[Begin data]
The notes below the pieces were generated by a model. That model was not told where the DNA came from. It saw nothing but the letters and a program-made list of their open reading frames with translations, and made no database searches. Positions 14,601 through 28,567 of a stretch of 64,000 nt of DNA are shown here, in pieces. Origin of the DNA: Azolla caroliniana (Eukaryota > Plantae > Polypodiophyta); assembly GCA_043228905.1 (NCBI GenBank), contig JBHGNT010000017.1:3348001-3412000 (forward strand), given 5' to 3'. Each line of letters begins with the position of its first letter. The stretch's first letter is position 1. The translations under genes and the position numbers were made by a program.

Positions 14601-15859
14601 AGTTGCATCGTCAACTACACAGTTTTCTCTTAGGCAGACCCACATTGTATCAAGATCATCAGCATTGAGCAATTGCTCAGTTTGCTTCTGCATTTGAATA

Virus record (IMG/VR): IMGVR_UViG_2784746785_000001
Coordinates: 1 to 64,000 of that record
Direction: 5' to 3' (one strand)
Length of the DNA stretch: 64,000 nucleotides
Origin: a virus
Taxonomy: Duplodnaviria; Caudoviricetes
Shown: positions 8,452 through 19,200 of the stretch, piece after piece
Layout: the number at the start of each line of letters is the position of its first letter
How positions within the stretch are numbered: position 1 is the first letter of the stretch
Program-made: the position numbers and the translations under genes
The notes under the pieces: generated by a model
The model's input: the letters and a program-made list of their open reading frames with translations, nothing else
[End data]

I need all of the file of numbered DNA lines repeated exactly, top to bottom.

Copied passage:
The notes below the pieces were generated by a model. That model was not told where the DNA came from. It saw nothing but the letters and a program-made list of their open reading frames with translations, and made no database searches. Positions 14,601 through 28,567 of a stretch of 64,000 nt of DNA are shown here, in pieces. Origin of the DNA: Azolla caroliniana (Eukaryota > Plantae > Polypodiophyta); assembly GCA_043228905.1 (NCBI GenBank), contig JBHGNT010000017.1:3348001-3412000 (forward strand), given 5' to 3'. Each line of letters begins with the position of its first letter. The stretch's first letter is position 1. The translations under genes and the position numbers were made by a program.

Positions 14601-15859
14601 AGTTGCATCGTCAACTACACAGTTTTCTCTTAGGCAGACCCACATTGTATCAAGATCATCAGCATTGAGCAATTGCTCAGTTTGCTTCTGCATTTGAATA

Virus record (IMG/VR): IMGVR_UViG_2784746785_000001
Coordinates: 1 to 64,000 of that record
Direction: 5' to 3' (one strand)
Length of the DNA stretch: 64,000 nucleotides
Origin: a virus
Taxonomy: Duplodnaviria; Caudoviricetes
Shown: positions 8,452 through 19,200 of the stretch, piece after piece
Layout: the number at the start of each line of letters is the position of its first letter
How positions within the stretch are numbered: position 1 is the first letter of the stretch
Program-made: the position numbers and the translations under genes
The notes under the pieces: generated by a model
The model's input: the letters and a program-made list of their open reading frames with translations, nothing else